I Never Knew : The Dukays©2008JCMarion

The Dukays were a vocal group from Chicago that had a very interesting and important part in the field of R & B recorded history. Most fans and record collectors of the music are most likely not aware of their place when the story of the music is told. The group was organized in 1957 and consisted of lead singer Eugene Dixon, tenor James Lowe, baritone Earl Edwards, bass Ben Broyles, and female member Shirley Jones. The quintet sang in the neighborhood and talked about entering some local talent contests, but nothing much developed for the group. Dixon had left for military service. As the story is told, a local barber shop proprieter where the group sometimes hung out, was the source of the group's name - The Dukays. After Dixon's return he decided that if the vocal group was to get serious about making it in the music business they needed professional help in getting their talent working together and heading in the right direction.

That needed help came in the person of Bernice Williams who was a local writer, producer, and talent scout for local record labels in the Chicago area. She and the group worked on the group's harmony, presentation, stage manners, and most importantly-some original material that would give the group their own bit of uniqueness in the crowded field of the time. After further work by the five members, they were scheduled for their first recording session. In April of 1961 The Dukays had their first record released. It was for the local label Nat Records and featured the songs "The Girl's A Devil" and "The Big Lie" and was issued on # 4001. In short order "Devil" received decent airplay in the Chicago area, and the tune written by Bernice Williams was well received enough to enter the pop charts on the high end. This was a promising start for the new vocalists. By the end of the year the group was ready for their second record, and again the 'A' side was a Bernice Williams composition "Night Owl". This song should not be confused with the Tony Allen & The Champs tune from 1955. The flip side of the record was the song "Festival Of Love" and released on Nat # 4002. In February of 1962 the record again dented the national pop charts and recognized the group as having breakout potential. At about this same time the group was poised to make history with one of the biggest records of the era and a signature song of the early nineteen sixties.

The group recorded a song mostly written by Earl Edwards (although composing credits were also listed as by Bernice Williams and Eugene Dixon) called "Duke Of Earl". The flip side song was "Kissing In The Kitchen" and was released on Nat # 4003 also in February of 1962. However Gary, Indiana, based Vee-Jay Records picked up the side and released it on # 416. "Guke" began to move almost immediately. Dixon's strong lead and the solid backup by the rest of The Dukays had the makings of an instant classic. Someone had decided to release the song as by a solo singer to better identify with the song's lyric. Instead of Eugene Dixon however, Vee-Jay came up with the ficticious name of "Gene Chandler". Now there was an identity problem. Before the record really became a national chart topper, the group decided to let Dixon go out as a solo artist and perform the tune rather than someone from outside The Dukays as some promoters were proposing. So Dixon, now known professionally known as Gene Chandler left the group and was replaced by new lead singer Charles Davis. "Duke Of Earl" became one of the biggest selling records ever for Vee-Jay and "Gene Chandler" (Dixon) was now a national super star in the R & B scene.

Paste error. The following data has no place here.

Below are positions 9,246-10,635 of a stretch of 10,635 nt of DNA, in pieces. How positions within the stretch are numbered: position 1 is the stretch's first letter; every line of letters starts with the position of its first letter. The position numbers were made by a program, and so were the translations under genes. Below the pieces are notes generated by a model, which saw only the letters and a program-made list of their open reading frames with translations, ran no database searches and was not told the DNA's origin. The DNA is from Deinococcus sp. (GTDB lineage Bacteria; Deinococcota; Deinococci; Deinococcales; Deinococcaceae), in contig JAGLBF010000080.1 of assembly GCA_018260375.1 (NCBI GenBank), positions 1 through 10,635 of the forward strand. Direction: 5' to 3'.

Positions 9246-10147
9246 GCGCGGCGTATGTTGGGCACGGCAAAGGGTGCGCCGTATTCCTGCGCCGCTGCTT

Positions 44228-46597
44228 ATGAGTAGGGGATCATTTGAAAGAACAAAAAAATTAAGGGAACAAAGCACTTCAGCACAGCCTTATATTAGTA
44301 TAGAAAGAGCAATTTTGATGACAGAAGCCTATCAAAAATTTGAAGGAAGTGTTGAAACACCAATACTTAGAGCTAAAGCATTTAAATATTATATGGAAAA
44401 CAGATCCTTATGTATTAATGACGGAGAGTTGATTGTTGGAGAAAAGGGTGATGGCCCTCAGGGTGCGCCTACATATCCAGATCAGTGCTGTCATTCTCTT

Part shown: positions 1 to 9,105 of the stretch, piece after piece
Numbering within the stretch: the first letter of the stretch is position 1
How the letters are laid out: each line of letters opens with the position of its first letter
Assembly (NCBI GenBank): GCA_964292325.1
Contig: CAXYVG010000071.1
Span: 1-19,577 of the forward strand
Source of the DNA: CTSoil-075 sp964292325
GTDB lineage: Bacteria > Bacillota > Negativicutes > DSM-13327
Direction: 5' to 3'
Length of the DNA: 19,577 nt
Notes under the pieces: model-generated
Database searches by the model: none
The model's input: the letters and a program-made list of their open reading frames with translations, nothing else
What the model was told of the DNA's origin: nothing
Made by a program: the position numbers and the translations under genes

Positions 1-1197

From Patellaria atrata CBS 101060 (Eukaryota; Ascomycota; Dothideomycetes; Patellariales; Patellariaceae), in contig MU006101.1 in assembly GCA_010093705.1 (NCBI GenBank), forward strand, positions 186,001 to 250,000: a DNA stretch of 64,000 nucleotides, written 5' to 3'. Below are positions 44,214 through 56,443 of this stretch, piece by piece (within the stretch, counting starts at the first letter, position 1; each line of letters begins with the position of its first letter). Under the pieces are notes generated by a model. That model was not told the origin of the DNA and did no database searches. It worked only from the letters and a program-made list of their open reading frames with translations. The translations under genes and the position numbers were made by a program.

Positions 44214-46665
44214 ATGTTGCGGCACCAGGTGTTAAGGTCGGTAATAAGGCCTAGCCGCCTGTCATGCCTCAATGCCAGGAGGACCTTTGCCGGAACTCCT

The Dukays remained unknown as to their part in the million selling record as they soldiered on with Davis on lead. Vee-Jay re-released Nat # 4002 ("Night Owl" / "Festival Of Love") on # 430. Next Davis and the group recorded "Please Help Me" and "I'm Gonna Love You So" on Vee-Jay # 442 which got some initial airplay but was not very successful regarding sales. In late 1962 "I Never Knew" and "I Feel Good All Over" was released on Vee-Jay # 460. Nothing much happened with that record or the following release, their last for Vee-Jay - "Combination" and "Every Step" on # 491. By now the group had gone through a number of personnel changes and now featured Claude McRae as lead singer. They recorded for One-Der-Ful Records but nothing was released by that company. Jerry Murray, an arranger for that label gave the group a shot on his own label called Jerry-O Records. And so the final two records for The Dukays were "The Jerk" (soon recorded by The Larks) and "Mo Jerk" on # 105, and "Mello-Feznecky" and "Sho Nuff" on # 106. Both were forgotten almost immediately as they were available, and so The Dukays passed on into history.

Gene Chandler (Eugene Dixon) achieved some additional fame with a number of recordings for the Constellation label. In 1964 "Just Be True" on # 130 was a national top twenty seller. "Bless Our Love" on # 136 was a top forty hit. In 1965 "What Now" on # 141 also a top forty hit was followed by "Nothing Can Stop Me" a solid hit that got to number eighteen on the pop charts. Chandler was absent for five years but in 1970 had a big national hit recor for Mercury with "Groovy Siyuation" which was a top ten seller on the national pop charts and remained on the best seller lists for more than three months. He was a solid recording artist and performer during the decade of the 1960's. Since then he has been a mainstay on the oldies circuit known as "The Duke Of Earl" and has been a crowd favorite performing his signature tune that is one of the all time greats-recorded by The Dukays but they remain uncredited in one of the great travesties of R & B history.

to next page . . . . . . .

back to title page . . . . .